If a Government official can so quickly water down such a meaningful suggestion, it means his hierarchy is not likely to be warm about it. It is, therefore, no surprise that the only assistance the Northwest Public Health Delegation has given the medical officers of Bafut is an ambulance which is more useful in conveying corpses to their burial places than in carrying patients to hospital.

While enumerating areas hit by cholera, Public Health Minister, Andre Mama Fouda, accidentally or deliberately failed to mention the name of Bafut. It was only after Mayor Langsi and fellow councillors cried out in despair that he mentioned it in passing while addressing Parliament.

After that, the Health Minister didn’t just fail to send assistance to the Bafut victims, he did something worse – he raised the expectations of Bafut health officials by making a solemn promise which, in typical New Deal style, has not been fulfilled, according to Mayor Langsi who quoted the doctor handling the epidemic. The Mayor expressed his disappointment rather comically.

"Perhaps it is still in the car transporting it two weeks after it was sent or it fell into the River Sanaga like the Coup de Coeur money which Minister Kontchou said dropped from the plane transporting it into the Pacific Ocean.

While the problem of potable drinking water continues in Lower Bafut where only two villages, Nchoho and Tingoh, have pipe borne water, the rate of spread has reduced. This is thanks to the efforts of the Bafut council which has provided Bafut health authorities with disinfectants to spray areas suspected of having the cholera germs. Mayor Langsi praised the Northwest Special Fund for Health and Plan Cameroon for their support.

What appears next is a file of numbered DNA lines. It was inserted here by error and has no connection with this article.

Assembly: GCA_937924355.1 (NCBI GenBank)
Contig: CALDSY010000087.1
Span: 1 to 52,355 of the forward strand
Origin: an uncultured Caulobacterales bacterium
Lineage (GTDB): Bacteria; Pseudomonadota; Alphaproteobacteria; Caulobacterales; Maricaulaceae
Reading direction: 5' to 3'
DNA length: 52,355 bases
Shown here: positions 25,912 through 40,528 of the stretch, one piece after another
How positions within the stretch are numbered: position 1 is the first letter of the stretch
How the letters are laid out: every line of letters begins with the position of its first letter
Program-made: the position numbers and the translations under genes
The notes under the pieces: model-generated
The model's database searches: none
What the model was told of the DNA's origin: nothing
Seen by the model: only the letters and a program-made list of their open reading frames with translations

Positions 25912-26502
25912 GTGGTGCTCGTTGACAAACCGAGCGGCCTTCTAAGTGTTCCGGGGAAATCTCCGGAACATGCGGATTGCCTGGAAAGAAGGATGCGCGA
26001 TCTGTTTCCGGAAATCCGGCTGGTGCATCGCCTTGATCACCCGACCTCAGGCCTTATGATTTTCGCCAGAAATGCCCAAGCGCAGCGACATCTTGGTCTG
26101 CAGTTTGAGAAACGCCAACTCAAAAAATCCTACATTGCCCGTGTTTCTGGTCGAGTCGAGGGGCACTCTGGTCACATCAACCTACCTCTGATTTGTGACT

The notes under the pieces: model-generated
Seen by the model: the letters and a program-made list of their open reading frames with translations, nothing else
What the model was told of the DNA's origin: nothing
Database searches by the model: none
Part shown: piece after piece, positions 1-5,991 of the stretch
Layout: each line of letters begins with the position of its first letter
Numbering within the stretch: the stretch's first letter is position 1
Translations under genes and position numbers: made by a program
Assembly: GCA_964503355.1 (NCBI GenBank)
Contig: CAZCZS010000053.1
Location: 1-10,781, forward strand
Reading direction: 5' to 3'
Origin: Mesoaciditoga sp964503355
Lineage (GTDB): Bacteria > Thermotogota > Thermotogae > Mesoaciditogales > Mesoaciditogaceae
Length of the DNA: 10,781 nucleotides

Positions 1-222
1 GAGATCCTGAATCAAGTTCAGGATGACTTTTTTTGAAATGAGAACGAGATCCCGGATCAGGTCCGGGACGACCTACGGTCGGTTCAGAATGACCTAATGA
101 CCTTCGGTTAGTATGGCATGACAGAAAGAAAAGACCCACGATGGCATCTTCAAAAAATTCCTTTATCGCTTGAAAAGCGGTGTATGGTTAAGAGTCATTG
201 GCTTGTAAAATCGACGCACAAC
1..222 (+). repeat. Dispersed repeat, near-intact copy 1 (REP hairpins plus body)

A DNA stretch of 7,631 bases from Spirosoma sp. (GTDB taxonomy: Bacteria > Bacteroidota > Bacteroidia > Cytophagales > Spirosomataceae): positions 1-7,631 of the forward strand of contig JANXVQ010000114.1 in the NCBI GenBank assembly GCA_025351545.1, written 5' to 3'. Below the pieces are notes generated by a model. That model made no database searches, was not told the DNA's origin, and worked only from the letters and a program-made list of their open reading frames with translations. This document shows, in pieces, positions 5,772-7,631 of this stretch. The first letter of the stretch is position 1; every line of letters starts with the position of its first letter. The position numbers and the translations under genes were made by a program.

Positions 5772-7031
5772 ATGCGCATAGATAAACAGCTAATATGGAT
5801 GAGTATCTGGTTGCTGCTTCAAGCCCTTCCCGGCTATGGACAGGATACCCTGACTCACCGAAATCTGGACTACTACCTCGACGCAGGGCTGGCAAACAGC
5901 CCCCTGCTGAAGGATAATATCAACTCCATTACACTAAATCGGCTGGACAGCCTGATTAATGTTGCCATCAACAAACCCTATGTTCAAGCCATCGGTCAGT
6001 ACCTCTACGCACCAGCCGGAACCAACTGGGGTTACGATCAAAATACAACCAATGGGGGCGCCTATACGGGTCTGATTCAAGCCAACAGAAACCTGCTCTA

But even with all the above efforts, there are still two cholera victims taking treatment in Lower Bafut. This negligence of cholera victims contrasts sharply with the concern shown towards HIV/AIDS which, to combat, the Northwest Provincial Technical Group, PTG, for the fight against HIV/AIDS, was literally pampered with huge funds that disappeared into private pockets.
It is not the purpose of this analyst to undermine the dangers posed by HIV/AIDS.

A recent seminar organised by the Cameroon Baptist Convention, CBC, Health Department of HIV/AIDS Care and Prevention, revealed that Bamenda pregnant women and sex workers top the HIV infection chart. Practices like having multiple sex partners and stigmatisation were considered the common practices that promote the spread of the disease.

Dr. Gladys Tayong, Northwest Regional Technical Coordinator for the fight against HIV/AIDS and Professor Pius Tih, Director of the CBC Health Services, were quite instrumental to the success of the seminar. Whatever might be said about HIV/AIDS, there is this nagging suspicion that those who are very vocal about the disease are people who derive pecuniary benefit from the campaigns.

This news analysis is being written against a backdrop of preparations to bury Professor Victor Anomah Ngu, the Cameroonian scientist who produced VANHIVAX, a drug capable of revolutionising the HIV/AIDS fight, but who died out of frustration because the Biya Regime refused to provide him substantial financial support.

So, if there is so much ado about HIV/AIDS when cholera and malaria kill faster, then, there is more to the cacophony about HIV/AIDS than concern for human life.